I attended the second day of Gen Con today with my 14-year-old son. We had a terrific time, of course, and on the way home I started thinking about how much I enjoy/respect/admire this annual gathering of gamers. Here are three reasons why:
1. Role-playing gamers, whether tabletop or electronic, LARPer or card battler, are really nice people. I go to public events all the time: sports, theater, movies, but I've never come across a friendlier or more positive-spirited group of people than the ones I find every year at GenCon. They call it "the best four days in gaming." I say it's the best four days in Indiana, period. I know. I live here.
2. Gen Con reaffirms the essential importance of a vital and healthy imagination. I thought I understood that fairly well, but having my son with me this year made me appreciate it in a new way. The geek factor initially made him nervous. None of his cool friends would be caught dead at a place like this. 14-year-old boys play Madden, right? What are you supposed to do with 20-sided dice?
But once we hit the exhibition hall and he saw all this amazing stuff and all these crazy people, he lit up. And why not? For once, he was secure in his certainty that he could fully engage, play, pretend, imagine with no consequences or judgments from his peers. Today (and today only, I suspect) he didn't need to play the role of disengaged tough guy. He was temporarily released from a culture that tells nearly every teenage boy in America that creative imaginative play is only for girls, geeks, and gays. How sad. But maybe one day can make a difference.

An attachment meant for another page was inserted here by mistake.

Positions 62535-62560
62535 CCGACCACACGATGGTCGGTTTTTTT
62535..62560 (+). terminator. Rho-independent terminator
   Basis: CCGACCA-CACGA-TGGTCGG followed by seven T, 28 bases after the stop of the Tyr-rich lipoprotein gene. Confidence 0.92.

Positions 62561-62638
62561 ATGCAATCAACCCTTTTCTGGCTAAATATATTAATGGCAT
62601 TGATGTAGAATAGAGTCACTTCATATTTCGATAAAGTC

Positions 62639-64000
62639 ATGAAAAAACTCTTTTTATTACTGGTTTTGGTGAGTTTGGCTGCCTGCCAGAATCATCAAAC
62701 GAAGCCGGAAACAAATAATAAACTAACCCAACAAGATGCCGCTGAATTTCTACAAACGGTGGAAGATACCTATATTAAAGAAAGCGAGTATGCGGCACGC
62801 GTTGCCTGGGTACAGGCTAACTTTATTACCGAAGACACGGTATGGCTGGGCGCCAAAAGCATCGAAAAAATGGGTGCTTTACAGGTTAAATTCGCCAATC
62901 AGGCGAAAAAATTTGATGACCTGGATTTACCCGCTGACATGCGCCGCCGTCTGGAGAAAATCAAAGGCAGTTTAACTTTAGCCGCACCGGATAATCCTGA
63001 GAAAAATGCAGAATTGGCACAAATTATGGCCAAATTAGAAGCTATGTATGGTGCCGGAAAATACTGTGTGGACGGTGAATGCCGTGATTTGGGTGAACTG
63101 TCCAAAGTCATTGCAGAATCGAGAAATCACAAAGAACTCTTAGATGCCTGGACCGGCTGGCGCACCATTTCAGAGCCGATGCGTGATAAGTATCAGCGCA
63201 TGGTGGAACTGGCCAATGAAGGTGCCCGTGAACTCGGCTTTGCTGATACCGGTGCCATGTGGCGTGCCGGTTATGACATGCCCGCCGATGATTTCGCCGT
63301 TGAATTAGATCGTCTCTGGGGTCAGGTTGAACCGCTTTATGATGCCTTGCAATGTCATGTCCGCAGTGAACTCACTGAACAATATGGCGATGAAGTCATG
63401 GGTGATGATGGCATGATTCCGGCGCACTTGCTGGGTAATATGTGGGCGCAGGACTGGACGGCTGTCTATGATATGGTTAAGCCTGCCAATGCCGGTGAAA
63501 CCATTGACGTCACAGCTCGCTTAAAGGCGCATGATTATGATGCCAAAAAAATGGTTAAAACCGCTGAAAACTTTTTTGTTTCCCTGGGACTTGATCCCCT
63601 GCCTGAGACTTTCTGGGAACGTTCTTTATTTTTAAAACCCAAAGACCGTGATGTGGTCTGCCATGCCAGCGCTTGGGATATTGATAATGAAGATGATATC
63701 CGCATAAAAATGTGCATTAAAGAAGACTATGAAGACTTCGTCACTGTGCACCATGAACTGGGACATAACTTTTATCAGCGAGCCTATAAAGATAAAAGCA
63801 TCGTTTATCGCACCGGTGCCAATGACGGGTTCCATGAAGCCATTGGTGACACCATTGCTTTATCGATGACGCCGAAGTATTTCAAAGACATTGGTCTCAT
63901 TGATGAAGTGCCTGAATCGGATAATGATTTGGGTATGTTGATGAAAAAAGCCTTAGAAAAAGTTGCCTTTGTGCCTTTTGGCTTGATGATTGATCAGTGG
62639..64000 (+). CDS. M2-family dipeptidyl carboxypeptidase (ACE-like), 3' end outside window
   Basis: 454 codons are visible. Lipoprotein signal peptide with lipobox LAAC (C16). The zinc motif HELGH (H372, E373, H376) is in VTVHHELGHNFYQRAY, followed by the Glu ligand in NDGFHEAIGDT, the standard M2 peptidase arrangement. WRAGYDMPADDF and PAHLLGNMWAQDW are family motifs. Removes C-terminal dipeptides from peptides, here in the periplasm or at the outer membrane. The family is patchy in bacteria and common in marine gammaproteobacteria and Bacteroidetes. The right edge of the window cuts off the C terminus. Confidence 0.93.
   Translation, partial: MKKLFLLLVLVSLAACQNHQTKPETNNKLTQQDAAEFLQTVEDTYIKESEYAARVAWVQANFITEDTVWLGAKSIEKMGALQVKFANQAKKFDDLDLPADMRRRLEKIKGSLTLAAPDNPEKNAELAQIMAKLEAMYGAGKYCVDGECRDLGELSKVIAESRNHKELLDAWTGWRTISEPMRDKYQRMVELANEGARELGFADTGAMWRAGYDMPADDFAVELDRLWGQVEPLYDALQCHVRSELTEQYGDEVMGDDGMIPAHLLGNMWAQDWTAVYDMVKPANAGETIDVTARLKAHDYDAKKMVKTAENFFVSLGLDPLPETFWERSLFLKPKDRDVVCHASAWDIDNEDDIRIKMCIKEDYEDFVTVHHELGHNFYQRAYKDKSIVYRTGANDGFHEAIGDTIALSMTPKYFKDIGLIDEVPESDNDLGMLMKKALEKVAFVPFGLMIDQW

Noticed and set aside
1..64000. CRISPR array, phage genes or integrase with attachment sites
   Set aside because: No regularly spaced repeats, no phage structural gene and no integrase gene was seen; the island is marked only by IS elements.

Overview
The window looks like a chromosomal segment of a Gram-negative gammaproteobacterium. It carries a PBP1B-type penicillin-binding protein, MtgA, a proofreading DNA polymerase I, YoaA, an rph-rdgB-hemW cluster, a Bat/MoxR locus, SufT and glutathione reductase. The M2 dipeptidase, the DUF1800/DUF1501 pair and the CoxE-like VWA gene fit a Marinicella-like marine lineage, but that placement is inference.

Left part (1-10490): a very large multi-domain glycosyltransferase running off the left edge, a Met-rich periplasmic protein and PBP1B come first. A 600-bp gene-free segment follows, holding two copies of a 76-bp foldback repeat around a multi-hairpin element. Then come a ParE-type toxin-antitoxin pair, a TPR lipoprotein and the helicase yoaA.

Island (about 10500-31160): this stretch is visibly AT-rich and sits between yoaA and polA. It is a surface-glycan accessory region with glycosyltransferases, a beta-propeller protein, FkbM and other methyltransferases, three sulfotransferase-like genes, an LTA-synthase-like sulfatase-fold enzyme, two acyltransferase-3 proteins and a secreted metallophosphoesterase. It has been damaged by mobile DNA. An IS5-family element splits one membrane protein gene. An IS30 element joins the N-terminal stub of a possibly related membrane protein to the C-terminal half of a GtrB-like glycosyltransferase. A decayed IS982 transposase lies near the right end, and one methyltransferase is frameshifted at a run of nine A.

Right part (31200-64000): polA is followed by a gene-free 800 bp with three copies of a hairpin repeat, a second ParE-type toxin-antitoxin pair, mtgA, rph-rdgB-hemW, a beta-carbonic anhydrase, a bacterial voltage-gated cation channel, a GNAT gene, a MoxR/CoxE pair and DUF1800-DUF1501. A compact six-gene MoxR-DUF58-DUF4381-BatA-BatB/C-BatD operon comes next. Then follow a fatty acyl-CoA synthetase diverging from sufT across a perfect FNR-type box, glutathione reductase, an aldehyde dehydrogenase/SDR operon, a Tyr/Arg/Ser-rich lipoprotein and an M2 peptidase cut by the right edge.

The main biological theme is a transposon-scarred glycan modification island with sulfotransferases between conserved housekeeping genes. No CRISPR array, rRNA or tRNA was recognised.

3. The gaming podcast community is the coolest and most generous bunch of cats on the planet. Special thanks to Jeff Lower from the Sons of Kryos podcast, Don Dehm from the Paper Game Podshow, and RPGPodcasts, a directory of audio and video shows about role-playing games and other games on the internet. I hope to join your lofty ranks with my first podcast release next week.
If you're in Indy, you've got two more days to get to Gen Con. Have fun.